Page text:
References

    1. S. Bartolini, I. Branovic, R. Giorgi, and E. Martinelli, “A Performance Evaluation of ARM ISA Extension for Elliptic Curve Cryptography Over Binary Finite Fields,” in Proceedings of the Sixteenth Symposium on Computer Architecture and High Performance Computing – SBC-PAD 2004, Foz do Igua¸cu, Brazil, October 27-29 2004, pp. 238-245.

    2. J. Großchädl and G.-A. Kamendje, “Instruction Set Extension for Fast Elliptic Curve Cryptography Over Binary Finite Fields GF(2m),” in Proceedings of the Fourteenth IEEE International Conference on Application- Specific Systems, Architectures and Processors – ASAP 2003, The Hague, The Netherlands, June 24-26 2003, pp. 455-468.

    3. J. Großchädl and E. Savas, “Instruction Set Extensions for Fast Arithmetic in Finite Fields GF(p) and GF(2m),” in Workshop on Cryptographic Hardware and Embedded Systems – CHES 2004, M. Joye and J.-J. Quisquater, Eds., Cambridge, Massachusetts, USA, August 11-13 2004, vol. LNCS 3156, pp. 133-147, Springer-Verlag.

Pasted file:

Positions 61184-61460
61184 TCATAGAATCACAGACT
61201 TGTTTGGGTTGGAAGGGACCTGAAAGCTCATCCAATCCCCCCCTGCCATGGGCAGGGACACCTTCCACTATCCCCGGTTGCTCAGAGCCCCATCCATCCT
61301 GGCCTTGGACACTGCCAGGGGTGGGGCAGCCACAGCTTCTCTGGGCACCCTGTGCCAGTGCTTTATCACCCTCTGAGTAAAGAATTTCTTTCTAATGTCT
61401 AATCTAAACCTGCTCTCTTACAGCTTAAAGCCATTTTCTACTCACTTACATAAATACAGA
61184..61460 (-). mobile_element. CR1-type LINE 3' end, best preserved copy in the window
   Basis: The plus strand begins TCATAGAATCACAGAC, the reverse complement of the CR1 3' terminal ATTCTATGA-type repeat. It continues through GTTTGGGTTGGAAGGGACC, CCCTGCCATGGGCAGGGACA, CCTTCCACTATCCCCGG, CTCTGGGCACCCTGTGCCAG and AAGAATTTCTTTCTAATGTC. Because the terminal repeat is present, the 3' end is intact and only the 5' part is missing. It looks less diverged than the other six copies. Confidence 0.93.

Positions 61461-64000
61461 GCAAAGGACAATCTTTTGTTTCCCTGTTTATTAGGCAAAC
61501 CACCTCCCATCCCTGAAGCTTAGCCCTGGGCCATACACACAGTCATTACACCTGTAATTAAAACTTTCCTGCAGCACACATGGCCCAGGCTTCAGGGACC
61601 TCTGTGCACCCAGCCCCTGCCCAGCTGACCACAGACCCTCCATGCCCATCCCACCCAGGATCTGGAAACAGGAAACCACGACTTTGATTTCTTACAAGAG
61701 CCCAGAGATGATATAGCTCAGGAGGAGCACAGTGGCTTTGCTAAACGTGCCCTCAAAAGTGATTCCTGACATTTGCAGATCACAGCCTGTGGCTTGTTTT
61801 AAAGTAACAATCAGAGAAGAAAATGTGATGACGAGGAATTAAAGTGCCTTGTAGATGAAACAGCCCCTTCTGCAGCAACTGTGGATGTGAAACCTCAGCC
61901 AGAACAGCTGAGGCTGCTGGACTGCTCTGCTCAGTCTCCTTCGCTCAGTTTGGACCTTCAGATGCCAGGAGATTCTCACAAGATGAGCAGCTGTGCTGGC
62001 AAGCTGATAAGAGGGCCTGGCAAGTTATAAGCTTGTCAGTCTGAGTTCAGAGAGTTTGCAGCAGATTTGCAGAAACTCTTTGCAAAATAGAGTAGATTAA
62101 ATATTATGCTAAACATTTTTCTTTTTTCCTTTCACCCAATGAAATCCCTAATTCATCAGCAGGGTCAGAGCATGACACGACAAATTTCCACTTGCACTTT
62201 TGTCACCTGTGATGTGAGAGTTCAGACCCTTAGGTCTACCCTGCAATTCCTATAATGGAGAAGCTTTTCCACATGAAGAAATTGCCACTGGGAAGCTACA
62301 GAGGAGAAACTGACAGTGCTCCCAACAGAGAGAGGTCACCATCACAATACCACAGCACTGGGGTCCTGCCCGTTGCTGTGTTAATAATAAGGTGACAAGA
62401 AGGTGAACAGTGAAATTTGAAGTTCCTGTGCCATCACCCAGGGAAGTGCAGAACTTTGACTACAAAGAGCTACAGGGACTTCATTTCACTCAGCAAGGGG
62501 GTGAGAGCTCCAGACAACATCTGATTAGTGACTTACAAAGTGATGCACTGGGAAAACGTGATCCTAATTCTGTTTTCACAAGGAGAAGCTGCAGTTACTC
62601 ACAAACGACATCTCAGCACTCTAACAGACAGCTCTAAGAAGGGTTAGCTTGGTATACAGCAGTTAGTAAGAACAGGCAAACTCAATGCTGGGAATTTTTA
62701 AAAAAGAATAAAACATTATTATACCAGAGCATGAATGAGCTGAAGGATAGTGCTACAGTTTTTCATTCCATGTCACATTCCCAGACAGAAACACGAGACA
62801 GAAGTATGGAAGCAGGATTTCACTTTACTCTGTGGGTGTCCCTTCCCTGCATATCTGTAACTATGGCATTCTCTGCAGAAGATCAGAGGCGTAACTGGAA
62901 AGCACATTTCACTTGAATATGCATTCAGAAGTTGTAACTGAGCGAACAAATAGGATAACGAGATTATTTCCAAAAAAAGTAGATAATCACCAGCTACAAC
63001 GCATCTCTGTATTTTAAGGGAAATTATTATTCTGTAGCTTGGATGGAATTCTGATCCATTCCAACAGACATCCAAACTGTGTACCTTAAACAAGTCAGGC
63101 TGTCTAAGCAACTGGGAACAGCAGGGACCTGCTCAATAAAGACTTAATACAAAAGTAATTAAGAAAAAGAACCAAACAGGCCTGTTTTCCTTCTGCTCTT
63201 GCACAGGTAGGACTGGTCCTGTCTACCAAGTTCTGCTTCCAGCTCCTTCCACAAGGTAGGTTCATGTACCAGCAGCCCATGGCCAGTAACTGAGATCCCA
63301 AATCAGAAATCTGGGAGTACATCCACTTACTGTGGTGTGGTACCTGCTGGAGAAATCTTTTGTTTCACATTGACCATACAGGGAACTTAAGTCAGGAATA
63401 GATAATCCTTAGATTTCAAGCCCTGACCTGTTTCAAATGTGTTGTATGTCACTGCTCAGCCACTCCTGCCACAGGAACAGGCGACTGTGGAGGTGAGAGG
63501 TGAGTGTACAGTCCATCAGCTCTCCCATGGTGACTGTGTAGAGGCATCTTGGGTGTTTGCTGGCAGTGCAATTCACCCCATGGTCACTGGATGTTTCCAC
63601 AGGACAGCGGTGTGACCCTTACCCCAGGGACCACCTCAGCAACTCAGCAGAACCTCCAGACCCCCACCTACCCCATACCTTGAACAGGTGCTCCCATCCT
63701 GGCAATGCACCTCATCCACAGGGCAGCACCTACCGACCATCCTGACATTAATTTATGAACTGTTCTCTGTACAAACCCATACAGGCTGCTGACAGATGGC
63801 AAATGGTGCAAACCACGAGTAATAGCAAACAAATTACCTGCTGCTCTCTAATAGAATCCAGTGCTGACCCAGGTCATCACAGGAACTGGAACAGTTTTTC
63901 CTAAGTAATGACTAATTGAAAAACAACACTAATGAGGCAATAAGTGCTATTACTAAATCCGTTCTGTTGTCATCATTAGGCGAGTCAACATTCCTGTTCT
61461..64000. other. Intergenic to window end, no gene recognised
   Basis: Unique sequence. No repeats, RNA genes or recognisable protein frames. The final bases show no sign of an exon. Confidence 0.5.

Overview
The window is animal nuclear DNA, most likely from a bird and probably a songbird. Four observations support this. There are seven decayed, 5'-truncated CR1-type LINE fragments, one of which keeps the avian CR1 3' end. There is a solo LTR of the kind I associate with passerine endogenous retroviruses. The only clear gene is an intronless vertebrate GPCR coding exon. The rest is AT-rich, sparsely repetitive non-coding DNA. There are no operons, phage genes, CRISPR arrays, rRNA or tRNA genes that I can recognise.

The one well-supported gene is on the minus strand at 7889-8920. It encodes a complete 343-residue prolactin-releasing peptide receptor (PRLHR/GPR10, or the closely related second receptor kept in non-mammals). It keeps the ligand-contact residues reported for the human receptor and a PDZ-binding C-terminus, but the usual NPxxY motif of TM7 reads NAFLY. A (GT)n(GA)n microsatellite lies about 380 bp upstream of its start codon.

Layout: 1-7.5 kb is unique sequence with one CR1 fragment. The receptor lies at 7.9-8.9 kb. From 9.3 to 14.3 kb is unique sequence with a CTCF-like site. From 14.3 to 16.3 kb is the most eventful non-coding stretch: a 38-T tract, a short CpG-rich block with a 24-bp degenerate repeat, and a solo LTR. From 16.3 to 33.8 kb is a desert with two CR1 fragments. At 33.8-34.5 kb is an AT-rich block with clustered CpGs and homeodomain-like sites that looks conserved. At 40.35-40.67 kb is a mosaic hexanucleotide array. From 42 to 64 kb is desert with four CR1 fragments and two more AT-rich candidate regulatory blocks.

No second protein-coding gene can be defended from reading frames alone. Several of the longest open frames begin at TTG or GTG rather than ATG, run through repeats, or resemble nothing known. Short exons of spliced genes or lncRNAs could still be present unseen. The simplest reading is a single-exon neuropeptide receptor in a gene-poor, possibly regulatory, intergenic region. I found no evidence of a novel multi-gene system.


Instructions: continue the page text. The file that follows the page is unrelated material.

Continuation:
4. J. Irwin and D. Page, “Using Media Processors for Low-Memory AES Implementation,” in Proceedings of the Fourteenth IEEE International Conference on Application-Specific Systems, Architectures and Processors – ASAP 2003, The Hague, The Netherlands, June 24-26 2003, pp. 144-154.

    5. K. Nadehara, M. Ikekawa, and I. Kuroda, “Extended Instructions for the AES Cryptography and Their Efficient Implementation,” in Proceedings of the Eighteenth IEEE Workshop on Signal Processing Systems – SIPS 2004, Austin, Texas, USA, October 13-15 2004, pp. 152-157.